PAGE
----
What you need to know:
- Gulf News is going on an ice cream trail this Ramadan.
- Our eleventh pick of the month is the gold ice cream.
- Be prepared for our list of 29 ice creams for 29 days.
- Break your fast and enjoy the Summer months with these sweet and cold treats.
Dubai is known as the city of gold. What if I told you we found an ice cream that did justice to the tag? We give you our 11th pick for the month, a 24k gold ice cream.
#11 Gold Ice cream:
If you’re feeling like a king or queen, indulge in some edible gold …
History of gold on food:
Putting sheets of edible gold on food is an ancient tradition. Food historians generally agree the practice of using precious metals to garnish food originated in the Indian subcontinent, spread to China, then across the Middle East to Europe. Gold was also employed as a food colorant, decoration, and obvious display of wealth.
According to a Harper’s Bazaar article, The Gold Rush written by Joni Miller in 1992: “Embellishing foods with precious metals is a centuries-old tradition that originated in the East, where it served as a symbol of hospitality and wealth, a garniture to honour the presence of a special guest at the table. Edible silver foil was widely used by Moguls in India to decorate elaborate preparations of sweetmeats, kebabs, and special rice dishes at court... In Europe, a medieval banquet concluded with dramatic slabs of gilded gingerbread dotted with gold-brush cloves. Later, Elizabethan decorated their tables with piles of gold-spangled pomegranates, oranges, and grapes. To this day, Japanese artisans who gild screen gather up their skewings at the end of the workday, mix them in sake, and then sip it all down as a thank-you to the gods for their creative powers.”
However, recently, the trend has taken social media by storm. From chicken wings and sushi to cake, chefs around the world are putting edible gold on food to make it more appealing. Gold leaf is typically sold in sheets or as flakes. Is it really edible? Yes. Getting gold as pure as possible, nothing less than 22 to 24 carats is advised as they have less impurities and are safe to eat. Gold passes through the digestive system without getting absorbed by the body, so it is harmless. However, it adds nothing to the taste or texture of the dish. It is mostly used for appearance and as a sign of prosperity.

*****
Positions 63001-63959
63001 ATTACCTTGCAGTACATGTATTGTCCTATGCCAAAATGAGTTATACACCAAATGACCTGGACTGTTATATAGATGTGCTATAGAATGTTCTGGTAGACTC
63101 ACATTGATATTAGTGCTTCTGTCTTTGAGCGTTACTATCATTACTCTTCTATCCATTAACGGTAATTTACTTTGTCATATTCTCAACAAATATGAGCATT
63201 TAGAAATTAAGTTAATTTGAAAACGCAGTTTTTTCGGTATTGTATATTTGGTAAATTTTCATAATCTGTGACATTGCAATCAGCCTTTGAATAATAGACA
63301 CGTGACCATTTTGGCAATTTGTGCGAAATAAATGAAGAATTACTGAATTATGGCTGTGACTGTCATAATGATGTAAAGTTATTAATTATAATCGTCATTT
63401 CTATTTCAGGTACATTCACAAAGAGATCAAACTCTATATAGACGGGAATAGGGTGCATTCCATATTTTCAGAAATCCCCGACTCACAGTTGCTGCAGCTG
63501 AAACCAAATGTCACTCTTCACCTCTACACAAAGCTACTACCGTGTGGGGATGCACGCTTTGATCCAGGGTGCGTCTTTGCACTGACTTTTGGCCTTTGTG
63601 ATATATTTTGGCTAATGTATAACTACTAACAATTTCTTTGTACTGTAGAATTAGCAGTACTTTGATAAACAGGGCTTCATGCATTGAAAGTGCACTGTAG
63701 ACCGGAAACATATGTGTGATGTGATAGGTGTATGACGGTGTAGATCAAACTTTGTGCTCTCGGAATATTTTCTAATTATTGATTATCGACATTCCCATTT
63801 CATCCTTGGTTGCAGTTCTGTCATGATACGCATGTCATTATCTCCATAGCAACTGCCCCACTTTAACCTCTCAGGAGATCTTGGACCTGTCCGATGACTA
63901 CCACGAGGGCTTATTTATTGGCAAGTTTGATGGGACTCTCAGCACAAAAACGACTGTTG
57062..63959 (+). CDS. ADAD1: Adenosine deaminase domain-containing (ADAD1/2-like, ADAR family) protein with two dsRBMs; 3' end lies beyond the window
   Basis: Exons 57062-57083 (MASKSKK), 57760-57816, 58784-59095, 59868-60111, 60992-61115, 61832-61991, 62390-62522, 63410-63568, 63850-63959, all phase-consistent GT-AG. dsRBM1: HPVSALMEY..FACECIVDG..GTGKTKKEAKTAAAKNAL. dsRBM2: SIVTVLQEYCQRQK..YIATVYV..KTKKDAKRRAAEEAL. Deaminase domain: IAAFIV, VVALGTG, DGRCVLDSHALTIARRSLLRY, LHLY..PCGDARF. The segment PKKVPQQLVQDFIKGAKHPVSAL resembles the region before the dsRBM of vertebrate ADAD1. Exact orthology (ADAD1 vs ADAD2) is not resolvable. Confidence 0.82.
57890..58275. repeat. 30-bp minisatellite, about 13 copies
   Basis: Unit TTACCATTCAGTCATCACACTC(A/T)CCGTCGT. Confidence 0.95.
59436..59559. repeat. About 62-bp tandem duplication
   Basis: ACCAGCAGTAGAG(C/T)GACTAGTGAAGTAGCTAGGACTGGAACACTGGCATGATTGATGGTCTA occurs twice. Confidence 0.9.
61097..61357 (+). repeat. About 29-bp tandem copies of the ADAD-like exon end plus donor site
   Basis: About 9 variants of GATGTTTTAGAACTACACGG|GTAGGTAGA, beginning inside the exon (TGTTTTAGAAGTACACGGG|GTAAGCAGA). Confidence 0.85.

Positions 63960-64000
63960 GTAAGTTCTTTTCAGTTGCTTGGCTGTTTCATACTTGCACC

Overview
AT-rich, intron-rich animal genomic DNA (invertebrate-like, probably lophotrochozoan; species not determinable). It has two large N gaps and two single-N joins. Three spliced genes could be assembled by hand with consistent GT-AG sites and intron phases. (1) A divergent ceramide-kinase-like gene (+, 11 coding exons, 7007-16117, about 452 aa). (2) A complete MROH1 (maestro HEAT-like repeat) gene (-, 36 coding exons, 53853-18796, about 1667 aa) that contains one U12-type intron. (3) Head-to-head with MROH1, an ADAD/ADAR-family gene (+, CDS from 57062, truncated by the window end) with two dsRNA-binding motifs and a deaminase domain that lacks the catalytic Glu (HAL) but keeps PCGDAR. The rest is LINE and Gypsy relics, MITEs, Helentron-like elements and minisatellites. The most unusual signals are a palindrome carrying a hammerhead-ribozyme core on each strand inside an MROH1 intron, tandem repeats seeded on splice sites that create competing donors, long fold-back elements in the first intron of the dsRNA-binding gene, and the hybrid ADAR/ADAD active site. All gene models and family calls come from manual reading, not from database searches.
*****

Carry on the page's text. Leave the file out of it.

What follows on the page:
Like gold, edible silver is also a common food decoration, especially in Indian sweet making.
The Rolling Luxury
The Rolling Luxury available at Rolling Cones, Hyatt Regency Dubai Creek Heights is a chocolate and vanilla soft serve scoop in a waffle cone that is topped with a thin sheet of edible 24 karat gold, and chocolate crunchies. At the bottom of the cone, customers can find Ferrero Rocher sauce with hazelnuts and wafers. The ice cream comes in different flavours: French vanilla, chocolate and Lotus and pistachio.
Partner Rajeev Shah said: “The ice cream represents everything ‘Dubai’. It luxurious, yet affordable, which is something, Dubai is known for. We tried to incorporate that into the ice cream. He added that Dubai is also known for its different spice souqs, which is why saffron is used as garnish on the ice cream, after the gold is added.
Where: Rolling Cones at Hyatt Regency Dubai Creek Heights
Availability: Scoopi Café has an edible gold Sundae that is Dh2,999. If you’re looking for edible gold on food then head to 24 Karat Restaurant at Marriott Hotel Al Jaddaf, Za’abeel, Dubai and Trophy Room at Fairmont Dubai, Shaikh Zayed Road are your options.
If you are just looking for gold, head to the Dubai Gold Souq to shop.